If you suffer from arthritis or another disability, you probably know that walking canes come in many forms. You can buy canes with different materials, colors and style of handle. There also are important differences in cane design that will affect their function and safety.
When a cane is chosen properly and used right, it will improve your balance and reduce your chance of a fall. It also will lower the weight on your joints in the lower body, which can reduce arthritis pain.
How to Choose Type and Fit
The type of cane you see the most are single point, quad or three point. Most people with arthritis are probably best with a single point cane. People who have a neurological issue should probably choose a quad cane, as this type allows you to put more weight on it.
When you are being fitted for a cane, you should wear walking shoes. Stand tall with arms at your sides. The top of the cane should be at the level of the crease in the wrist. If the cane is too tall, you will not get enough support. If it is too low, you will have to slump, and that can lead to discomfort.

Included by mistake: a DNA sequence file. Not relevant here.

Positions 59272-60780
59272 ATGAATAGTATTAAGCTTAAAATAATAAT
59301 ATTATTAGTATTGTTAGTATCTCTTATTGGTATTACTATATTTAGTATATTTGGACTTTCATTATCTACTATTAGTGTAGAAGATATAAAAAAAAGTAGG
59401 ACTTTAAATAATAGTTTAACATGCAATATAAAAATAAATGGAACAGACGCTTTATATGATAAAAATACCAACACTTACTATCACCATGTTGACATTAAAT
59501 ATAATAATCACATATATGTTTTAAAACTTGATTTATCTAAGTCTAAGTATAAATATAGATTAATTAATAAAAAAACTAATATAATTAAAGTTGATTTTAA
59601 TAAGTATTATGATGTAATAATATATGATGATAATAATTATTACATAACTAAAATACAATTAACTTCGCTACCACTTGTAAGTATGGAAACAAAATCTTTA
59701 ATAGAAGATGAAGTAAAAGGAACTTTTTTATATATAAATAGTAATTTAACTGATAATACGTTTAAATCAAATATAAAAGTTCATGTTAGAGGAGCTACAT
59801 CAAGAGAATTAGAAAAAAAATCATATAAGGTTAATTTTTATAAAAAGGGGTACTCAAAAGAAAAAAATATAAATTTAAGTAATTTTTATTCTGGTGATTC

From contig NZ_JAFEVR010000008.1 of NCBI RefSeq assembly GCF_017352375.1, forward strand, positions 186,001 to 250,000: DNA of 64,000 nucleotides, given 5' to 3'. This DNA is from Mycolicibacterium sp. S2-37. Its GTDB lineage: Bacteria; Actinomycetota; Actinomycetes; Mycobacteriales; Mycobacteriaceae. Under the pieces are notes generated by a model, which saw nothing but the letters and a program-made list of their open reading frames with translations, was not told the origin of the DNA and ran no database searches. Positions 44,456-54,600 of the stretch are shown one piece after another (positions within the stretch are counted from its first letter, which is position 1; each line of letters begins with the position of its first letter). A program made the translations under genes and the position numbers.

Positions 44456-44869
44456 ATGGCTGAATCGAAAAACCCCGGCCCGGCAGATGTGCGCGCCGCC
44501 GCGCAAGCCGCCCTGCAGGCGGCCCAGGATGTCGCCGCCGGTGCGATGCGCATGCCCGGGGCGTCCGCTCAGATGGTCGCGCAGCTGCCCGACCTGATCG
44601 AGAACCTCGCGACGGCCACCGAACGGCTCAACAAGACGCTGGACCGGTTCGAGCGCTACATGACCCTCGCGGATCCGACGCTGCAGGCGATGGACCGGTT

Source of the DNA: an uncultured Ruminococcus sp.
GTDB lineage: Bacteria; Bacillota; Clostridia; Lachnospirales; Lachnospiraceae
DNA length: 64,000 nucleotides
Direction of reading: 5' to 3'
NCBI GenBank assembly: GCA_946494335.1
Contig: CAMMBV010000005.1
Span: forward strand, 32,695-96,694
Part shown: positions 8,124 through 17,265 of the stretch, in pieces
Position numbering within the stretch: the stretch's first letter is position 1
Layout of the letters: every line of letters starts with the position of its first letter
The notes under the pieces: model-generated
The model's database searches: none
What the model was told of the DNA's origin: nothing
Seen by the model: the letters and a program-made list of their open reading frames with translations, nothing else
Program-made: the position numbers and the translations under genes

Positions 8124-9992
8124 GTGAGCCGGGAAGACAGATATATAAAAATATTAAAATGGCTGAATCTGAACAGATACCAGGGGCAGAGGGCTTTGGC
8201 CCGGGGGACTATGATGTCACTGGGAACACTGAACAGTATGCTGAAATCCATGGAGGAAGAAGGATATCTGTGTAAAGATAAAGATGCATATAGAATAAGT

How to Walk Correctly With a Cane
People often think they should use the cane on their weak side. Actually, the cane should go on the stronger side, but you move it with the weak side. By using the cane in the hand opposite the weak side, your body is shifting its weight to the strong side.
When you walk, you should put the cane about two inches in front or to the side. You should not put the cane way out in front of you. Move your affected leg and cane as one, so that both sides share the weight.
To climb steps, move your good side first. Follow that with the weaker side and cane at once. When you go down steps, put the weak leg in front first. Then follow with the cane and the stronger leg.
Cane Products for Arthritis
We have many excellent canes available for people with arthritis or other disabilities. The Adjustable Folding Cane can adjust from 33-37 inches, and features a comfortable and ergonomic handle. The In-Step LaserCane is a good choice for people who have arthritis, Parkinson’s disease, stroke and other disabilities.